Location: Harry K. Dupree Stuttgart National Aquaculture Research CntrTitle: Confirmation that pulse and continuous peracetic acid administration does not disrupt the acute stress response in rainbow trout
|GESTO, MANUEL - Technical University Of Denmark|
|LIU, DIBO - Leibniz Institute Of Freshwater Ecology And Inland Fisheries|
|PEDERSEN, LARS-FLEMMING - Technical University Of Denmark|
|MEINELT, THOMAS - Technical University Of Denmark|
|Straus, David - Dave|
|JOKUMSEN, ALFRED - Technical University Of Denmark|
Submitted to: Aquaculture
Publication Type: Peer Reviewed Journal
Publication Acceptance Date: 4/8/2018
Publication Date: 4/13/2018
Citation: Gesto, M., Liu, D., Pedersen, L., Meinelt, T., Straus, D.L., Jokumsen, A. 2018. Confirmation that pulse and continuous peracetic acid administration does not disrupt the acute stress response in rainbow trout. Aquaculture. 492:190-194.
Interpretive Summary: Peracetic acid (PAA) products are commercial mixtures of acetic acid and hydrogen peroxide reacted to make a potent disinfectant. PAA is being introduced to aquaculture as a sustainable and eco-friendly disinfectant. We followed up on a previous study that showed rainbow trout could get used to being treated with low doses of PAA (by measuring cortisol, a stress hormone). We wanted to make sure nothing else was causing this lower stress response, so using these same fish left over from the previous study, we measured several other stress indicators, in addition to cortisol, after the fish was pursued with a dipnet for 1 minute. Our results showed that they had a normal stress response to being cased with a dipnet which led to our conclusion that PAA is indeed welfare-friendly to the fish.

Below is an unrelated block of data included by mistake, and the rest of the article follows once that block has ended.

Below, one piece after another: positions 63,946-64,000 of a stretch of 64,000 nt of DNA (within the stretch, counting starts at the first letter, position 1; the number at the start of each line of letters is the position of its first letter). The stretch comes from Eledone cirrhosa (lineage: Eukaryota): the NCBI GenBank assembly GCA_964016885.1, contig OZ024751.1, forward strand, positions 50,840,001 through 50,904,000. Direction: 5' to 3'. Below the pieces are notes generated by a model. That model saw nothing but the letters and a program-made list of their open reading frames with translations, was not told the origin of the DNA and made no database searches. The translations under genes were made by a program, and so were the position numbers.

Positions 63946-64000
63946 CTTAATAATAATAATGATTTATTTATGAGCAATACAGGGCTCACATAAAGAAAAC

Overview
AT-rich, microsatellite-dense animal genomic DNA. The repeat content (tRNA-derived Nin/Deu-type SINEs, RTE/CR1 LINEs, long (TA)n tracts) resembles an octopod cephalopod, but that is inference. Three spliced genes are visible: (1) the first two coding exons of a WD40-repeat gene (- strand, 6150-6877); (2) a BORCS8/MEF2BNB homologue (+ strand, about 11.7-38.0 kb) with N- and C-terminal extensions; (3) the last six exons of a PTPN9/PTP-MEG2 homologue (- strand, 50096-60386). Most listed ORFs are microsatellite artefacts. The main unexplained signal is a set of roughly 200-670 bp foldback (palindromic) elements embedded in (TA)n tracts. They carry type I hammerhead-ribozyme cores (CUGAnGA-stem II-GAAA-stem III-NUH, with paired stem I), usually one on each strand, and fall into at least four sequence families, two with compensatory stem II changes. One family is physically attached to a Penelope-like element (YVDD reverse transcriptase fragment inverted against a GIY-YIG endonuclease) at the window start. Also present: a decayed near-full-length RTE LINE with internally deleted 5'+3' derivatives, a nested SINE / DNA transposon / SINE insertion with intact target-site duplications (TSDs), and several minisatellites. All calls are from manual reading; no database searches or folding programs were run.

Technical Abstract: Peracetic acid (PAA) is considered an eco-friendly alternative to other disinfectants of common use in aquaculture. Previous studies showing a reduction of the fish corticosteroid response to PAA administration after repeated exposures suggested that fish can habituate to PAA exposure. Therefore, PAA would also be a good option from the point of view of fish physiology, although stronger evidence is needed to confirm the use of PAA as welfare-friendly to fish. Besides habituation, other factors could explain the reduction in the corticosteroid response after repeated/prolonged PAA exposure. In this study, rainbow trout that had been exposed to PAA for several weeks were challenged with a secondary stressor: fish were pursued with a dipnet for 1 min and their acute response was evaluated by measuring plasma cortisol, glucose, lactate and brain serotonergic activity. Our results demonstrate that all fish were equally able to mount a normal physiological stress response to the secondary stressor, independent of the previous exposure to PAA. This suggests that the decrease in the cortisol response after repeated exposure to PAA, as seen in previous studies, is a true habituation to PAA administration, which is in support of the use of PAA as a welfare-friendly disinfectant in aquaculture.